Artist Theaster Gates creates platforms. In Chicago, Gates’ leadership of artist-led spaces has catalyzed an evolution in perceptions of some of the most underserved parts of the city. Beginning with interventions in small-scale residences, now known as Dorchester Projects, Gates’ houses in Greater Grand Crossing became a nexus for globally engaged experiments in structures of individual and collective living, working and art-making. Launched into the international art world as 12 Ballads for Huguenot House at Documenta 13, the houses embodied a new system of values not only in the austere yet inviting atmosphere incorporating once-discarded materials as design elements, but in the ongoing, flexible use of the spaces and the creation of new relationships and opportunities among artists, visitors and students. As evident in the synergistic design process of his mindful building practices and persistent challenging of organizational structures, Gates’ development projects function as an extension of his studio work. Gates takes on the problem of Black space as a formal exercise, reminiscent of Joseph Beuys’ concept of social sculpture. The latest example of this work is the Stony Island Arts Bank, which opened for the Chicago Architecture Biennial in October 2015. At the University of Chicago where he is a professor and the Director of Arts and Public Life, Gates leads the Arts Incubator in Washington Park. Gates also leads an urban research initiative known as the Place Lab—a team of social scientists, architects, creative professionals and business leaders. With support from the Knight Foundation, Gates and his team will create frameworks for reimagining the role that culture plays in the redevelopment of transforming African American communities. Gates is helping to define the future of artistic place-based efforts, in research and practice.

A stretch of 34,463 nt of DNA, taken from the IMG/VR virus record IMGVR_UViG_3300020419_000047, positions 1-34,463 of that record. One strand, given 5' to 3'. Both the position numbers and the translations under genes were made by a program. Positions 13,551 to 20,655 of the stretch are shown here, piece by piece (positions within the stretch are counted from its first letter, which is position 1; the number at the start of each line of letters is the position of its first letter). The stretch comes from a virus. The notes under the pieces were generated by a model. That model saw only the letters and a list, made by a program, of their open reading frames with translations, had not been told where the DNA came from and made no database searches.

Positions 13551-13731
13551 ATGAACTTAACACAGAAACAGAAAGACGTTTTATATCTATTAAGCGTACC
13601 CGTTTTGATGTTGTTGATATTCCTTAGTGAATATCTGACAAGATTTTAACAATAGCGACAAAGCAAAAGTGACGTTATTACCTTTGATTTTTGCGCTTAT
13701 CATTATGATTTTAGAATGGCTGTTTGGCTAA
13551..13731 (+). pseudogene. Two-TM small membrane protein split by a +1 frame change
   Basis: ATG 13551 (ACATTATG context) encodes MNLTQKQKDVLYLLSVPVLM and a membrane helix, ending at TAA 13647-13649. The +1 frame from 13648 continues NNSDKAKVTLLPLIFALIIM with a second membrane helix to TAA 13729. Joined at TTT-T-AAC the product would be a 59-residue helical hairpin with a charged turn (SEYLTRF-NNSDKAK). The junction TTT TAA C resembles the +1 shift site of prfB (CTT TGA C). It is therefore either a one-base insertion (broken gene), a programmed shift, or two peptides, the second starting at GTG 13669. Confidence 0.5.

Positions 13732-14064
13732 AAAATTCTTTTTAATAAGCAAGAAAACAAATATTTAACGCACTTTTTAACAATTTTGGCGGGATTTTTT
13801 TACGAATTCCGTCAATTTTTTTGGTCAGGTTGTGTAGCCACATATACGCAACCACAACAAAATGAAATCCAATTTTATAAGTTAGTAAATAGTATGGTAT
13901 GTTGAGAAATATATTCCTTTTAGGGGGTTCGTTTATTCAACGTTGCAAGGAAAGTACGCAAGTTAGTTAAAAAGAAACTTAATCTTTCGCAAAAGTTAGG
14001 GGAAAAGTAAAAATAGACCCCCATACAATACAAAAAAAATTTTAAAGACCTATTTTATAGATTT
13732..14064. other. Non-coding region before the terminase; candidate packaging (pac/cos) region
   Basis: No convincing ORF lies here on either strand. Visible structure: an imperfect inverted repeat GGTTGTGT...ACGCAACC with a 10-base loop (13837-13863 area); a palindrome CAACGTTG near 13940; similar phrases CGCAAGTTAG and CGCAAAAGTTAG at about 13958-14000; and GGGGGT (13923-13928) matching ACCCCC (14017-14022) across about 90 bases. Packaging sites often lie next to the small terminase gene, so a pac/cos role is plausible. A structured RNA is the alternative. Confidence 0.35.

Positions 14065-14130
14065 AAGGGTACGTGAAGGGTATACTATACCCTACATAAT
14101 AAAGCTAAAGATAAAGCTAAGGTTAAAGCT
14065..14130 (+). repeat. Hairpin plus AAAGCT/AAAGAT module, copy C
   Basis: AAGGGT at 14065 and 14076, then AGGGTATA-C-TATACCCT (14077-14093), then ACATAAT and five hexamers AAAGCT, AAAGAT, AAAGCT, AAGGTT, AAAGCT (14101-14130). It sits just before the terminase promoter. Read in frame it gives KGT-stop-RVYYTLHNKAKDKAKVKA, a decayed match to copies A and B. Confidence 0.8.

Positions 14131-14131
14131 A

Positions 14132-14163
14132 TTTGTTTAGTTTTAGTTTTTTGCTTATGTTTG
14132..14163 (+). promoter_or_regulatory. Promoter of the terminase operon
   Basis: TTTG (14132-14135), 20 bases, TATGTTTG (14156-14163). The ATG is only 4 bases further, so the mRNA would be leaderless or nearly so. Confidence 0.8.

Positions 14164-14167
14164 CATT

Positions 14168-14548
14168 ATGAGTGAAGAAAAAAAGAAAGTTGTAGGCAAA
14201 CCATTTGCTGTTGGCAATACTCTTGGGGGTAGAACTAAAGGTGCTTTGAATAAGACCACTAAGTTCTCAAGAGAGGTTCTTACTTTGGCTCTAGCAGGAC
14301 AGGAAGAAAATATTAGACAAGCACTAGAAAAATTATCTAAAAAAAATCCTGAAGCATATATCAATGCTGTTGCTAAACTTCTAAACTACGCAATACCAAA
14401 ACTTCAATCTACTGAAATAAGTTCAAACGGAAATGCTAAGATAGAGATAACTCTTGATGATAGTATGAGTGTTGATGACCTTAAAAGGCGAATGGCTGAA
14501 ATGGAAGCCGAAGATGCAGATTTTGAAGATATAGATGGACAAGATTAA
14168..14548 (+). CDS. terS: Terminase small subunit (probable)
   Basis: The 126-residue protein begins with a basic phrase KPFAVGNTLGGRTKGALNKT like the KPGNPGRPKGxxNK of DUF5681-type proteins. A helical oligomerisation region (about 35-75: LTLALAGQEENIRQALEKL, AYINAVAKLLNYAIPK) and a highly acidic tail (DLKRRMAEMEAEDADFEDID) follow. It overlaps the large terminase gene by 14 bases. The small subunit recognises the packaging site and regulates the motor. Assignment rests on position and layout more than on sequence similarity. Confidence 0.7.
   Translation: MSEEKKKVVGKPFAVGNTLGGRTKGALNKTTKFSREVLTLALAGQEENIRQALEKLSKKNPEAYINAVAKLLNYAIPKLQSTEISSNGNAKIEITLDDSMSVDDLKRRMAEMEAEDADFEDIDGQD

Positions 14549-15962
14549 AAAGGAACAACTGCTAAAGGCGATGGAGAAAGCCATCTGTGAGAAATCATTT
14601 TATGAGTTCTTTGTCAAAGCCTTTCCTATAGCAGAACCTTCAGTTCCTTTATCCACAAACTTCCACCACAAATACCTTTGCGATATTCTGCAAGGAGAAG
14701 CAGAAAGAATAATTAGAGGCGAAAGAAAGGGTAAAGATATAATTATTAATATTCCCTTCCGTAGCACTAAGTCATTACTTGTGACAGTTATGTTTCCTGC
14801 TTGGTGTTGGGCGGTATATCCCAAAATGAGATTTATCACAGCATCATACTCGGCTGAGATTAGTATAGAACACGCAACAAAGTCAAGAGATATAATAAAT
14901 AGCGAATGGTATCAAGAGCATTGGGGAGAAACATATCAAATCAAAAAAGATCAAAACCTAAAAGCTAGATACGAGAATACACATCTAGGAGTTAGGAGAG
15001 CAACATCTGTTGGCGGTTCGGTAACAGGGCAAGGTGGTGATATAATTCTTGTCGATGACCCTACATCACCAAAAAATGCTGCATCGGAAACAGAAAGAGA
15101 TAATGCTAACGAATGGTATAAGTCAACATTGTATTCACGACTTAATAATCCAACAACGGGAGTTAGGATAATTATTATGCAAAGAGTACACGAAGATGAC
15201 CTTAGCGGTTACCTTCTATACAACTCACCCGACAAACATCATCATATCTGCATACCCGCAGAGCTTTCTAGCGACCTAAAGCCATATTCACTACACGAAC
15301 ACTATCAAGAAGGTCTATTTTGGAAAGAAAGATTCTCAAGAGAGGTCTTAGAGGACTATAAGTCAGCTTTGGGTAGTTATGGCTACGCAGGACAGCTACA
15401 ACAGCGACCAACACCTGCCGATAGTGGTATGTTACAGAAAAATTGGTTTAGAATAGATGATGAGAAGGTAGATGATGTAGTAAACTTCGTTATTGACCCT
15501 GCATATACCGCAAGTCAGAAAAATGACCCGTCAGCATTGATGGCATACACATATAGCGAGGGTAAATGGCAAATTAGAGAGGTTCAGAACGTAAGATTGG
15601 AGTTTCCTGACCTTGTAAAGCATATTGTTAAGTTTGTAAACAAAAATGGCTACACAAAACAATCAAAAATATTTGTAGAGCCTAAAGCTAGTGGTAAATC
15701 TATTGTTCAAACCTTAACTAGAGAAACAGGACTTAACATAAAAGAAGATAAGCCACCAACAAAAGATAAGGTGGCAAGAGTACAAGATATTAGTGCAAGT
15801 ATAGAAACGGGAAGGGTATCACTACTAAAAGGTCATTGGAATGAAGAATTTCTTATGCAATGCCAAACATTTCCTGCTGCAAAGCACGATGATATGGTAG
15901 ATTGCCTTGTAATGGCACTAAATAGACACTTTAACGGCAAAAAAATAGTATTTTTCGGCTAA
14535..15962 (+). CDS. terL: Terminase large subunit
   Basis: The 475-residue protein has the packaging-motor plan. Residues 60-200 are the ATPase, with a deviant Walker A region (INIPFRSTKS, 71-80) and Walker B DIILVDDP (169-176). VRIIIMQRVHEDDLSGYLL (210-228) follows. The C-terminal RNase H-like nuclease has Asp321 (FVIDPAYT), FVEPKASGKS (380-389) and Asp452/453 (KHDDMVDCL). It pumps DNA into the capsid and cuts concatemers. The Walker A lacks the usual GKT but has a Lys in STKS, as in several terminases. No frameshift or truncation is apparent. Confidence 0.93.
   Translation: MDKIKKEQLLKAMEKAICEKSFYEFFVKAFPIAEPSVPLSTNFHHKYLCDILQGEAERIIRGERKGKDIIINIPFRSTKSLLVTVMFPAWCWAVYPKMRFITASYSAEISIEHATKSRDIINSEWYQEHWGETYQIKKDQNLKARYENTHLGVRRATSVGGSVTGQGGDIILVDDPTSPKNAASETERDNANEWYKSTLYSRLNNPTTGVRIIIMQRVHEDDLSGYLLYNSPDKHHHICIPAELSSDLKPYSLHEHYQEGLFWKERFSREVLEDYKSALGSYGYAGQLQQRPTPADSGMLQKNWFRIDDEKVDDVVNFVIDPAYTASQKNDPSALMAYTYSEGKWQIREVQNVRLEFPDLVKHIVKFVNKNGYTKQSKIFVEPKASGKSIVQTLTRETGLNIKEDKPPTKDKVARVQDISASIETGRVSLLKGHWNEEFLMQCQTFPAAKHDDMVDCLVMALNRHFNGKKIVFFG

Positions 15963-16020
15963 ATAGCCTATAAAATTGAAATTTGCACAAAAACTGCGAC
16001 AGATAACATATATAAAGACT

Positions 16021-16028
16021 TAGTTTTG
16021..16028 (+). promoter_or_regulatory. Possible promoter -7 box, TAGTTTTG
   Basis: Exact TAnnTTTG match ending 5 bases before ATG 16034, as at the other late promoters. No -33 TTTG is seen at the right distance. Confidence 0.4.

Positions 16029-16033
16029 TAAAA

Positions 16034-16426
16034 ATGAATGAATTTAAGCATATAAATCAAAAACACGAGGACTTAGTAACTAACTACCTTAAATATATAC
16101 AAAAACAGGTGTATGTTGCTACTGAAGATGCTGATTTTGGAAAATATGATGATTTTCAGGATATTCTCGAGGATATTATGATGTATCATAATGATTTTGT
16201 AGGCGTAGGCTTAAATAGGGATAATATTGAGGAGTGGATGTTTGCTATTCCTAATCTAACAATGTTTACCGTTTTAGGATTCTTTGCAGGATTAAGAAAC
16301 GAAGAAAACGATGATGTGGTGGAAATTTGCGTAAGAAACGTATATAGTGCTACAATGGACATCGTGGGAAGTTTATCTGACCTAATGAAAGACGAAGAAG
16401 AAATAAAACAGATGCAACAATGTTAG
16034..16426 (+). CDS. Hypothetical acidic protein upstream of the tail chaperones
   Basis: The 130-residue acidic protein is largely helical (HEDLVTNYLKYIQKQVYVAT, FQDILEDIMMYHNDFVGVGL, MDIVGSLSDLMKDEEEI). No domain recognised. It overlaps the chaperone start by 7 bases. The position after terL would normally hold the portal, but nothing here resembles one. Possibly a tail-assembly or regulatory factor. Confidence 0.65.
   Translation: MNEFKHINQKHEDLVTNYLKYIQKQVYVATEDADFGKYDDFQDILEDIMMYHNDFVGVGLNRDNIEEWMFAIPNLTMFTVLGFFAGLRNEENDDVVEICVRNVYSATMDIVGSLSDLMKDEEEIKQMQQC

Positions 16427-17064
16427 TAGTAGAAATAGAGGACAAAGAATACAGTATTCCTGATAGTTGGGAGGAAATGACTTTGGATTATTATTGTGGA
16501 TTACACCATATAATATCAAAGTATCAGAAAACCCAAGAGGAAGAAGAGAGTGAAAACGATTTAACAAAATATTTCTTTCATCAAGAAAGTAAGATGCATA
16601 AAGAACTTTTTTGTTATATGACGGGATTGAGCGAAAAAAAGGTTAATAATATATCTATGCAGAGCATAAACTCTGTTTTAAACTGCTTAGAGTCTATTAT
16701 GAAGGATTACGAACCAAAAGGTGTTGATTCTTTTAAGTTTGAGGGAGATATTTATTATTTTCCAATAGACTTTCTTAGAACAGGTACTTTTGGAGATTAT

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About the National Gallery of Canada
The National Gallery of Canada is home to the most important collections of historical and contemporary Canadian art. The Gallery also maintains Canada’s premier collection of European Art from the 14th to the 21st century, as well as important works of American, Asian and Indigenous Art and renowned international collections of prints, drawings and photographs. In 2015, the National Gallery of Canada established the Canadian Photography Institute, a global multidisciplinary research center dedicated to the history, evolution and future of photography. Created in 1880, the National Gallery of Canada has played a key role in Canadian culture for well over a century. Among its principal missions is to increase access to excellent works of art for all Canadians. For more information, visit and follow us on Twitter @gallerydotca.

About Art in Embassies
The U.S. Department of State’s office of Art in Embassies (AIE) promotes cross-cultural dialogue through the visual arts by curating permanent art collections for new embassy buildings, sending temporary exhibitions to ambassadors’ residences, and conducting a variety of cultural exchange programs. Since its establishment in 1963, AIE has worked with more than 25,000 participants around the world including artists, museums, galleries, universities, and private collectors. Today, with a presence in over 200 venues spread across 171 different countries, AIE continues to demonstrate how art can transcend national borders, foster mutual understanding, and build enduring connections. For more information please visit: